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A US service member has died in a 'non-combat incident' in Iraq
Today, an American service member died in a "non-combat incident" in Ninawa Province, Iraq according to a statement by Operation Inherent Resolve, the U.S.-led coalition fighting the Islamic State.
The statement did not identify the service member, or provide details of the incident, and said only that further information would be released "as appropriate" once next of kin have been notified.
Currently there are an estimated 5,200 American troops deployed to Iraq in support of operations against the Islamic State, according to a March 20 report by the Associated Press. In 2014, the Islamic State forces established a "caliphate" that ranged between both Iraq and Syria, after which U.S. forces — which had withdrawn from Iraq in 2011 — returned to support Iraq's military in its fight against ISIS.
WATCH NEXT: Gen. Petraeus Reflects On The Iraq War
2 years after the Fitzgerald and McCain collisions, the Navy has no idea if its new ship-driving training is working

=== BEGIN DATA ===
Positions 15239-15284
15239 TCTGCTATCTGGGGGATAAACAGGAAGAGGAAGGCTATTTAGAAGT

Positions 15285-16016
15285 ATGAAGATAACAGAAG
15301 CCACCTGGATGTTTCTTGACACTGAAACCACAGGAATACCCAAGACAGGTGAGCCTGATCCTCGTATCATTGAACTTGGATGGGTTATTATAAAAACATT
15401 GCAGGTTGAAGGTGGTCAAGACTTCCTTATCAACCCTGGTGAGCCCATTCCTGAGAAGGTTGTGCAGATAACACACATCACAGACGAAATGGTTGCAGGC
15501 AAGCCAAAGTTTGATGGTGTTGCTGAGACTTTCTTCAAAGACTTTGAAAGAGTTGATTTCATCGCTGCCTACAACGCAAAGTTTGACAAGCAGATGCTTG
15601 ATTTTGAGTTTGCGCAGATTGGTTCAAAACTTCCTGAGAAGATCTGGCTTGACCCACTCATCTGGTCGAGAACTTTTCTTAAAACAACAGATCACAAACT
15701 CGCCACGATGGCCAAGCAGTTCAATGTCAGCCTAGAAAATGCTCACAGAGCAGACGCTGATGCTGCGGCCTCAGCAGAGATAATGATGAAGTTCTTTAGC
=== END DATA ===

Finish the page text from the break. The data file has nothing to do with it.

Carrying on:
Two years after a pair of deadly collisions involving Navy ships killed 17 sailors and caused hundreds of millions of dollars of damage, the Navy still can't figure out whether its plan to improve ship-driving training has been effective.
In fact, according to senior Navy officials quoted in a recent Government Accountability Office report on Navy ship-driving, it could take nearly 16 years or more to know if the planned changes will actually have an impact.
The command chief of the 20th Fighter Wing at Shaw Air Force Base, South Carolina, was removed from his position last month after his chain of command received evidence he disrespected his subordinates.
An Air Force private housing company faked its maintenance records to get millions of dollars in bonuses
SAN ANTONIO, Texas (Reuters) - A U.K. company that provides housing to U.S. military families came under official investigation earlier this year, after Reuters disclosed it had faked maintenance records to pocket performance bonuses at an Oklahoma Air Force base.
At the time, Balfour Beatty Communities said it strove to correctly report its maintenance work. It blamed any problems on a sole former employee at the Oklahoma base.
Now, Reuters has found that Balfour Beatty employees systematically doctored records in a similar scheme at a Texas base.
The Air Force is urging airmen to avoid using any products with cannabidiol oil, also known as CBD oil. Why? Because products with CBD oil can make airmen test positive during a urine test for the presence of marijuana, which is still illegal under federal law.
The Air Force announcement comes three months after the Department of Defense reminded service members that CBD use is "completely forbidden."